Skip to content ↓

Personal, Social and Emotional Development

Children’s personal, social emotional development is the foundation for all their future learning. Developing strong attachments, expressing themselves, making friends and having the confidence to try new things are key life skills.

Expressing feelings    

Acting out emotions can help children consider other people’s feelings and perspectives.

Using your Ipad or phone take some ‘selfies’ of each other making different faces, happy, sad, angry, etc.

Look through them with your child and ask them to identify how they were feeling in each picture.

Talk about what makes you both feel sad or happy or angry.

Talk about how they could make themselves feel better.

Tell them how you make yourself feel better.

Get to know yourself

Being able to identify your own body develops a strong sense of self. This is important so that children feel confident in themselves.

Let your child lie down flat on a large piece of paper on the floor, use the back of an old roll of wallpaper, and put on some relaxing music.

Trace around the outline of your child’s body with a pencil and comment on what you are doing, e.g. ‘I’m drawing your arms now, and now your shoulders…’.

When your child gets up, look at the drawing together and ask them to fill in the smaller features i.e their eyes and nose and describe them as you do it.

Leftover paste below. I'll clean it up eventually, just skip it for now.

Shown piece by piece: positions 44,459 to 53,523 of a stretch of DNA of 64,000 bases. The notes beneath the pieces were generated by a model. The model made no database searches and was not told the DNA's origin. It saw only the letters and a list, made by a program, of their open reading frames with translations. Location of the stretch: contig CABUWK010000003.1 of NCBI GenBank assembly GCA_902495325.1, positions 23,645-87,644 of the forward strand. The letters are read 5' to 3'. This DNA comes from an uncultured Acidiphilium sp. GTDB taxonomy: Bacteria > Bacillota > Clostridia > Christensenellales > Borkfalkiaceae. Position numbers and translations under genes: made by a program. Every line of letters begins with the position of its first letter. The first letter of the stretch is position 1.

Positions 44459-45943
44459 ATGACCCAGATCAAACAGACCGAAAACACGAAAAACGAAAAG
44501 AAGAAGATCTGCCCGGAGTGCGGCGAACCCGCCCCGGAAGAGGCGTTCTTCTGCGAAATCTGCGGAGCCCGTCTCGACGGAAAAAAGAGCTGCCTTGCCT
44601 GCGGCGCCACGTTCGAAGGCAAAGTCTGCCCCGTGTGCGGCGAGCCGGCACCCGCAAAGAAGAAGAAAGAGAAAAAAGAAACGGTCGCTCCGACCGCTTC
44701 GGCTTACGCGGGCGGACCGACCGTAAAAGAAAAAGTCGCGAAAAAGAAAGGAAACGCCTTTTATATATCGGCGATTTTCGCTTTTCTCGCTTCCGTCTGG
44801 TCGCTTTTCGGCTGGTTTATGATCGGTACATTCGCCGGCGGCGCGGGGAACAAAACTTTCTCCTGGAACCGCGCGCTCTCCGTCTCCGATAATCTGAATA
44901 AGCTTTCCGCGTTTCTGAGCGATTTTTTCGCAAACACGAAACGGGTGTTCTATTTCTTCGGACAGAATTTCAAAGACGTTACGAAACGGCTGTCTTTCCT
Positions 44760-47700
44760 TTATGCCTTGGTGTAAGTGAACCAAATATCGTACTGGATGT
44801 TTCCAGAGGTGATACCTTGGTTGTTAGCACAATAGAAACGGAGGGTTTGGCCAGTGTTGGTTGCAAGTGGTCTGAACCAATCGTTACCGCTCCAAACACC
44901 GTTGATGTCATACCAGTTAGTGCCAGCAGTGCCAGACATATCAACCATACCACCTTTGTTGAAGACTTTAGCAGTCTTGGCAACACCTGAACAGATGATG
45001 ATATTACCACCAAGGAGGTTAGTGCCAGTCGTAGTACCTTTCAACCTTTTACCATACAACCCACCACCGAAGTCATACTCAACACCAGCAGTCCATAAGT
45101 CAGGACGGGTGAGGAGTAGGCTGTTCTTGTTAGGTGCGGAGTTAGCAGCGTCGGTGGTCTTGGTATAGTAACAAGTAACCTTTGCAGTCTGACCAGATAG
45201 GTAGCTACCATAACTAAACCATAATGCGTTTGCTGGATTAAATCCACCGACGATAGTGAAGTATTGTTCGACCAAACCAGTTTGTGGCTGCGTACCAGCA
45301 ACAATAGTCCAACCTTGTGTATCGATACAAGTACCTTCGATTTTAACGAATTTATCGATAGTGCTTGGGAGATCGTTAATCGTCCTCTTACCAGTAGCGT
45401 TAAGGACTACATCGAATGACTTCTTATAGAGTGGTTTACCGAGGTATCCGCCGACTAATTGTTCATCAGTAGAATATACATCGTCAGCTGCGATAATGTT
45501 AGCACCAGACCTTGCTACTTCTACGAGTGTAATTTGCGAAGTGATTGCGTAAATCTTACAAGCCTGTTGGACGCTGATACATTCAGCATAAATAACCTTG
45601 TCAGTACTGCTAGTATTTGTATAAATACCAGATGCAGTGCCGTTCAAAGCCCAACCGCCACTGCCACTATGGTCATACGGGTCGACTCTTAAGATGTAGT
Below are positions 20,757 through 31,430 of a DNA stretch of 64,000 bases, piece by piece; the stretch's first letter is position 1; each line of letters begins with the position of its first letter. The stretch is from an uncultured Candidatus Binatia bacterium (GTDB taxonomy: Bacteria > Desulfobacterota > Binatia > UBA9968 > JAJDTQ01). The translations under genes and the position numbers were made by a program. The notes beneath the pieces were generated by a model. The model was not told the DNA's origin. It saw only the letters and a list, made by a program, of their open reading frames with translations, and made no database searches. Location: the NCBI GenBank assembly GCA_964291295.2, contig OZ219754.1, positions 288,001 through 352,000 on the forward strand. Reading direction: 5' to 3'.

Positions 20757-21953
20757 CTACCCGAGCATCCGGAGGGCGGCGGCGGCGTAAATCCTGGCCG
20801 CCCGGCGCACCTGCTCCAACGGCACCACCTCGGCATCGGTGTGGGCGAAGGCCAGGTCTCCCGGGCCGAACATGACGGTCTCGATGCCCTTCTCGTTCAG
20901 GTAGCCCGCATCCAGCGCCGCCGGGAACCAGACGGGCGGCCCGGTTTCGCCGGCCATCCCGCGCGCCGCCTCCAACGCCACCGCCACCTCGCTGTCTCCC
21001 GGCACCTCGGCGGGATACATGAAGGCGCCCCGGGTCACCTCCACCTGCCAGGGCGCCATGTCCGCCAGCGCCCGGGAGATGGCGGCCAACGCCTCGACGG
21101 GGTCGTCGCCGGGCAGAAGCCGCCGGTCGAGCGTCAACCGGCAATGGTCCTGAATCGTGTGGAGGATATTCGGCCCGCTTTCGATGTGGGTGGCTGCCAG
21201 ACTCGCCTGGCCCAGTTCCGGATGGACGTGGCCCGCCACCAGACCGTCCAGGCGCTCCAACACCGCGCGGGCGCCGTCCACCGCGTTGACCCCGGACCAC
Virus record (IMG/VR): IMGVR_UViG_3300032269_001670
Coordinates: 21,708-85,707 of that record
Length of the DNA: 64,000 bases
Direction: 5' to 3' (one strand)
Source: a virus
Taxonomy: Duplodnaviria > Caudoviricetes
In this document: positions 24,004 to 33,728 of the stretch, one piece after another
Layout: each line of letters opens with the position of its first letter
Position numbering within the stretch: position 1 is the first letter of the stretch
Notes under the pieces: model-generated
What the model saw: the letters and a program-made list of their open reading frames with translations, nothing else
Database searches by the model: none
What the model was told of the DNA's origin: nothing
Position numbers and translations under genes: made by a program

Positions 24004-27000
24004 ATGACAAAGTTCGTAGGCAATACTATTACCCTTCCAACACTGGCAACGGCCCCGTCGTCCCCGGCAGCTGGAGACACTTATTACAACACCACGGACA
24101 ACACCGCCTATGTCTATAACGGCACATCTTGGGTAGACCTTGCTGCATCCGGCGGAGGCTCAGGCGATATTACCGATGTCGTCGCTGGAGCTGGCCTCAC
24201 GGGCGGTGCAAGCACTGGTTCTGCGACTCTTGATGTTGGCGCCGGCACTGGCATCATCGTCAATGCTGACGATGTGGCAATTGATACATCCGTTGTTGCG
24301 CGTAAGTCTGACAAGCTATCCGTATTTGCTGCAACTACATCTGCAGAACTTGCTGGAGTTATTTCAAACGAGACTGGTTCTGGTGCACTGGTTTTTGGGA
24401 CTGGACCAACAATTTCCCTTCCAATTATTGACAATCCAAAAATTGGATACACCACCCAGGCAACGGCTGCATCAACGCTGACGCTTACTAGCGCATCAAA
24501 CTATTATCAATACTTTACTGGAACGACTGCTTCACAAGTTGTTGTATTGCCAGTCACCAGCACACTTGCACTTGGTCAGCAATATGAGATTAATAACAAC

If lying down for a longer period of time is tricky for your child you can start with just drawing around their hands or feet to start with and fill in the details on these.

Turn Taking

Taking turns and sharing is an important part of growing and developing. Being able to wait your turn and allow others to take part in an activity form the basis of good social interactions.

Gather together some small items from around the house.

Divide them into two or more piles, depending on the number of people in your group.

Ask the children to take turns in sharing the items out into small containers or piles saying ‘one for you and one for me’ as they do it.

The aim is for each person to have an equal number of items each.

Family Tree or ‘My Family Book’

It is important that children have a ‘sense of place’ within their family.

Try putting a simple family tree together – include mum, dad, grandparents, aunts, uncles and cousins.

See how many members of the family your child can tell you about


Printable versions of these activities are available to download here

Personal Social and Emotional Development